Less stability, more surprises
CENTRAL BANKS love stability...and hate surprises, writes veteran FX trader Andy Krieger for Bill Bonner's Diary of a Rogue Economist.
Like it or not, though, they're about to see less of the former, and a lot more of the latter.
The currency market has been jammed into ever-narrowing trading ranges over the past five years. This compression is both unnatural and potentially dangerous.
And there's evidence it's about to break loose, which means a lot of the old themes dictating today's market action will fly out the window.
The best way to describe market behavior in recent years has been to categorize it as either "risk-on" or "risk-off".
In a risk-off scenario, traders buy Japanese Yen, Swiss Francs, and gold – the ultimate store of monetary value. They also buy Dollars – the king of safe-haven currencies (as long as the risk doesn't originate in the US) – while selling currencies like the Australian and New Zealand Dollars. They also tend to sell stocks and buy bonds.
In a risk-on scenario, traders do the opposite. They sell Yen and Swiss Francs, sell gold, sell bonds, buy stocks, and bet on strength in Australian and New Zealand Dollars against the US greenback.
The cycle we're now entering, however, may be entirely different – a kind of hybrid where old patterns and relationships break down. A "new normal" that's anything but.
Here's just one example: We may soon see an era of Dollar strength against the Yen, with a persistence and magnitude that many won't see coming.
The Yen has been slowly weakening over the past 10 days and just last week, it broke through several significant technical levels. This move in the Yen was fierce, and it is likely just the start of a major trend that will continue for months.
Japan posted awful GDP numbers for end-2019. Based on the old, risk-off paradigm, one would expect the Yen to strengthen on this news.
You see, over recent years, when conditions in Japan turned sour, Japanese investors repatriated some of their massive overseas holdings and converted foreign currencies into Yen in order to prop up the system.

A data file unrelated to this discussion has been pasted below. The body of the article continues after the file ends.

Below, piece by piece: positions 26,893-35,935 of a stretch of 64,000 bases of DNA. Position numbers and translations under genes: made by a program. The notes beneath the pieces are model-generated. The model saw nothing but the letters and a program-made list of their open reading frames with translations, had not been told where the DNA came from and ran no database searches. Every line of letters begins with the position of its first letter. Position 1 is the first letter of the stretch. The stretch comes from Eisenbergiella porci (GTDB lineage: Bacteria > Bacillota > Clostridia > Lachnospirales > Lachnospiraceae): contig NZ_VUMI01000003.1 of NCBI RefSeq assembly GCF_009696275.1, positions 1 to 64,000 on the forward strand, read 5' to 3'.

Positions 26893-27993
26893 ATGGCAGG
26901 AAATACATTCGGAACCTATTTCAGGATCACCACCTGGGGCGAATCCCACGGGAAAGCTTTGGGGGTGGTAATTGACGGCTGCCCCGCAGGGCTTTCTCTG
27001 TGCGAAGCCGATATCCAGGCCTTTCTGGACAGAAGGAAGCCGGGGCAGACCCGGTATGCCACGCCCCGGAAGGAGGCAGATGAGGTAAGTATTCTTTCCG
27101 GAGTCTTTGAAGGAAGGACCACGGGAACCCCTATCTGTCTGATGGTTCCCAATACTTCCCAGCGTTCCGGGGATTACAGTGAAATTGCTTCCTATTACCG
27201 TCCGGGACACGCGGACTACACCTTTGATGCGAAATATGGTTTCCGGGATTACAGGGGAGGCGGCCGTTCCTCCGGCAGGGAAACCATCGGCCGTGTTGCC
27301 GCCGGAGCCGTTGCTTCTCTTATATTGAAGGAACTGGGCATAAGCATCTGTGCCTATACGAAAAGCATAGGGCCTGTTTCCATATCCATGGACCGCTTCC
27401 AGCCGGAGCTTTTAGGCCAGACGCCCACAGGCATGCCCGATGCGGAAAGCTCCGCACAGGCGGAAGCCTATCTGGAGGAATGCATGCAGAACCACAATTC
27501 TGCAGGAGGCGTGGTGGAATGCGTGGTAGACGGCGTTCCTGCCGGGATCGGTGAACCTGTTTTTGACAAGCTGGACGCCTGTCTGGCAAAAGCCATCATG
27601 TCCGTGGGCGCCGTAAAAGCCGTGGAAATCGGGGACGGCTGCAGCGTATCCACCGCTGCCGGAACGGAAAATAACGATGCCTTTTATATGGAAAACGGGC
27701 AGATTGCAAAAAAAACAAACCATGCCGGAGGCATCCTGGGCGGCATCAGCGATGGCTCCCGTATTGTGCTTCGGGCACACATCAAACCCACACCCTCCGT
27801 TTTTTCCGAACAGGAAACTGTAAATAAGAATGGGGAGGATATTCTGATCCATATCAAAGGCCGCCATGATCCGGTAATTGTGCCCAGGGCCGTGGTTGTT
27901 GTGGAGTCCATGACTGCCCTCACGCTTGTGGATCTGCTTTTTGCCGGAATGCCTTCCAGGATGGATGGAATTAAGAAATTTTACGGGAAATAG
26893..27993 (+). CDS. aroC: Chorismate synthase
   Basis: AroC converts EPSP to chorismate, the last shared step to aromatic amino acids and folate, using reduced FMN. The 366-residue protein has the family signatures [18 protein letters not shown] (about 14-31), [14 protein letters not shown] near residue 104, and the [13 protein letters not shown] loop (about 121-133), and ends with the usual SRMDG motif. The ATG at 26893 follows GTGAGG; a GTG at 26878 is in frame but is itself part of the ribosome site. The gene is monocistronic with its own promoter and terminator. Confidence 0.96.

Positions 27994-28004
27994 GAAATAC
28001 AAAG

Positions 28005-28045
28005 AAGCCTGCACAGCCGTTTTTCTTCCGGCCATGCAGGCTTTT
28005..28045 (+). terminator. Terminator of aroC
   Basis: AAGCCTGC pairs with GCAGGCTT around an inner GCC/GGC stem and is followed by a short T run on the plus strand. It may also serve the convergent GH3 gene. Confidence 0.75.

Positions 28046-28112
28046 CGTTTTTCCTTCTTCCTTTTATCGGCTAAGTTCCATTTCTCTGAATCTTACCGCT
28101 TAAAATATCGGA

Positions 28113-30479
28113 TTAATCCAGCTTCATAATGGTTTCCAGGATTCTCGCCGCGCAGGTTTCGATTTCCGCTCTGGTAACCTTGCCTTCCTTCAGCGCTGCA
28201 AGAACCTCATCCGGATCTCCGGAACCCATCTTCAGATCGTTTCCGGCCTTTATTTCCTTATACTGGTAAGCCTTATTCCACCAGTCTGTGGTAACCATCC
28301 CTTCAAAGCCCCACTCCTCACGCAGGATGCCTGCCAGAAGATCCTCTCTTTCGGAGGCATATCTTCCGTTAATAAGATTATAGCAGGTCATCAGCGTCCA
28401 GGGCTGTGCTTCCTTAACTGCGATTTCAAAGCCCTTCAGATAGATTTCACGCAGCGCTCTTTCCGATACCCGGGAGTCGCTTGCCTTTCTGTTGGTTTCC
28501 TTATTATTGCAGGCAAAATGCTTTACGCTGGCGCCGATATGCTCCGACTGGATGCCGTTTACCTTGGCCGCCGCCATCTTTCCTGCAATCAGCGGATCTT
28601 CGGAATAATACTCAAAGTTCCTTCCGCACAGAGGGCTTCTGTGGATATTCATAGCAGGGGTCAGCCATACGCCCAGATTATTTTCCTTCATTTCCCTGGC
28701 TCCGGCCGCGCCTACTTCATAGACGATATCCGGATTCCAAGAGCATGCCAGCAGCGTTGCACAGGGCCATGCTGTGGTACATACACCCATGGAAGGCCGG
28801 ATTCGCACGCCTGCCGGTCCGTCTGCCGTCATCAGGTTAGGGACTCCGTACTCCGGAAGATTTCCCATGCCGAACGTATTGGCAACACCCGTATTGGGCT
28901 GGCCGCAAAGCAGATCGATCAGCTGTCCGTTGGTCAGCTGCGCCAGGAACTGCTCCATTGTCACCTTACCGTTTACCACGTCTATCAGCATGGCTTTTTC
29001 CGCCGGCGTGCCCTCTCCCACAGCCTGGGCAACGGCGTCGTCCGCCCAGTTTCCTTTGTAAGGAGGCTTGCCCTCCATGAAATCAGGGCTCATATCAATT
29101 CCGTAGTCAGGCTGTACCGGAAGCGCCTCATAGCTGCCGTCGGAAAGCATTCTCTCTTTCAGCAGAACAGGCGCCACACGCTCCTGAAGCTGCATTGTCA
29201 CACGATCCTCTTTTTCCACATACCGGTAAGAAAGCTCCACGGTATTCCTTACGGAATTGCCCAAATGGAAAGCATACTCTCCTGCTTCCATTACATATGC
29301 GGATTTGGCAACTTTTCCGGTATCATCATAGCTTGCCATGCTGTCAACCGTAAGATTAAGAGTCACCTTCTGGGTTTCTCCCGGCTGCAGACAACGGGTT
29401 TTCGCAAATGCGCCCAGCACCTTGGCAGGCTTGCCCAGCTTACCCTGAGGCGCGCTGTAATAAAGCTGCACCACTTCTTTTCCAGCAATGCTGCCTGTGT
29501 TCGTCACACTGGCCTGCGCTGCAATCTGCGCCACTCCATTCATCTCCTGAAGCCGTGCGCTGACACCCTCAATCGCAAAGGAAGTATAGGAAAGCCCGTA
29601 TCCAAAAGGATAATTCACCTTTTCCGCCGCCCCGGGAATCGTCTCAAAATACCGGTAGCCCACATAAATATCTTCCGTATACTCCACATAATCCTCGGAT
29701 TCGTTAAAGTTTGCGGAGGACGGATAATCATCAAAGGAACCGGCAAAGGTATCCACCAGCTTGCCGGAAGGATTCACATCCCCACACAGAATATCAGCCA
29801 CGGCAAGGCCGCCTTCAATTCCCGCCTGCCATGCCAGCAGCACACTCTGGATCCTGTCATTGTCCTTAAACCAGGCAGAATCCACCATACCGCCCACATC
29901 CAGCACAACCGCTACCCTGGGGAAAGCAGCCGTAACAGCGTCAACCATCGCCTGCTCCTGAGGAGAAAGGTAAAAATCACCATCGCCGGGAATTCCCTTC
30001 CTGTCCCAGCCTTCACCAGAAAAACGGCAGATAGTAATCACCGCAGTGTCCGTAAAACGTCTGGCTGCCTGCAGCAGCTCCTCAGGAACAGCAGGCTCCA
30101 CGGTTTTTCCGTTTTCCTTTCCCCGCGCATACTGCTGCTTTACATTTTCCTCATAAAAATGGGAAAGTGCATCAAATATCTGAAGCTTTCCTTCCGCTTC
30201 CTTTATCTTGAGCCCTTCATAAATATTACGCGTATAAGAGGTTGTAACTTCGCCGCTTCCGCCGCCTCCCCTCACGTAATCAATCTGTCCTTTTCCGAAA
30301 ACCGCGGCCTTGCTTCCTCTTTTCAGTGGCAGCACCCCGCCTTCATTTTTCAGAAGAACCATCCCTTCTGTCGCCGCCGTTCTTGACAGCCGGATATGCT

The recent move, however, was different. Things in Japan are so bad that Japanese investors accelerated their purchases of overseas assets, selling Yen for US Dollars.
This is the opposite of what many expected, and is so unusual that it may be among the early warning signs that the old paradigms are breaking down. The economic challenges in Japan are only going to get worse.
Japan's largest export market is China. Last year, Japan sold about $140 billion worth of goods into China. That market is going to take a hit this year. It isn't yet clear how bad it will be, but China's problems couldn't be coming at a worse time for Japan.
China's economy has shifted in recent years, becoming far more reliant on consumption. More than 60% of the Chinese economy is consumption-based, and the coronavirus has had a massive, negative impact on consumption.
The problems in China will send shockwaves through the global system. We certainly shouldn't be surprised to see some of these shockwaves result in a stock market correction at some point in the future.
Japan will initially do the same thing they've done for the past 30 years – pump lots of fresh money into the system and hope the economy can recover. The central bank playbook is nothing if not consistent.
This time, however, I suspect it may be different.
Instead of just printing money and buying assets, Japan may ultimately be forced to take some extreme steps to ward off a crushing deflationary spiral. Just buying assets won't be enough. Somehow they need to create economic demand, and this means that the Japanese will need to find a way to put that money to work.
This is a more complicated strategy, and so far, the Japanese have not done enough in this regard.
At the same time, we will likely see a globally coordinated effort by the major central banks to prop up their ailing economies with hyper-loose monetary policy coupled with blatant monetization. This means that the central banks will print money and then buy assets with this money.
Clearly, when someone supplies too much of any good, that good will lose value over time. The situation with currencies is no different. The Yen and other major currencies are likely going to weaken significantly over the coming weeks and months.
Underlying this strategy, however, is a subtle but insidious goal: The world's central banks mean to weaken their currencies to gain a competitive export advantage. It's just like the old "beggar thy neighbor" strategy, undertaken in the 1930s by the major countries resorting to competitive devaluations.
The US won't be happy, but the US economy is best able to withstand the onslaught of cheap goods flooding into our markets.
Another anomaly in this new paradigm is that gold has rallied alongside stocks. I think this tells us there are major problems bubbling just beneath the surface.
Stocks are trading at or near all-time highs, but a series of poor earnings reports may start to erode their support. Gold's strength is sending us a warning about this disconnect.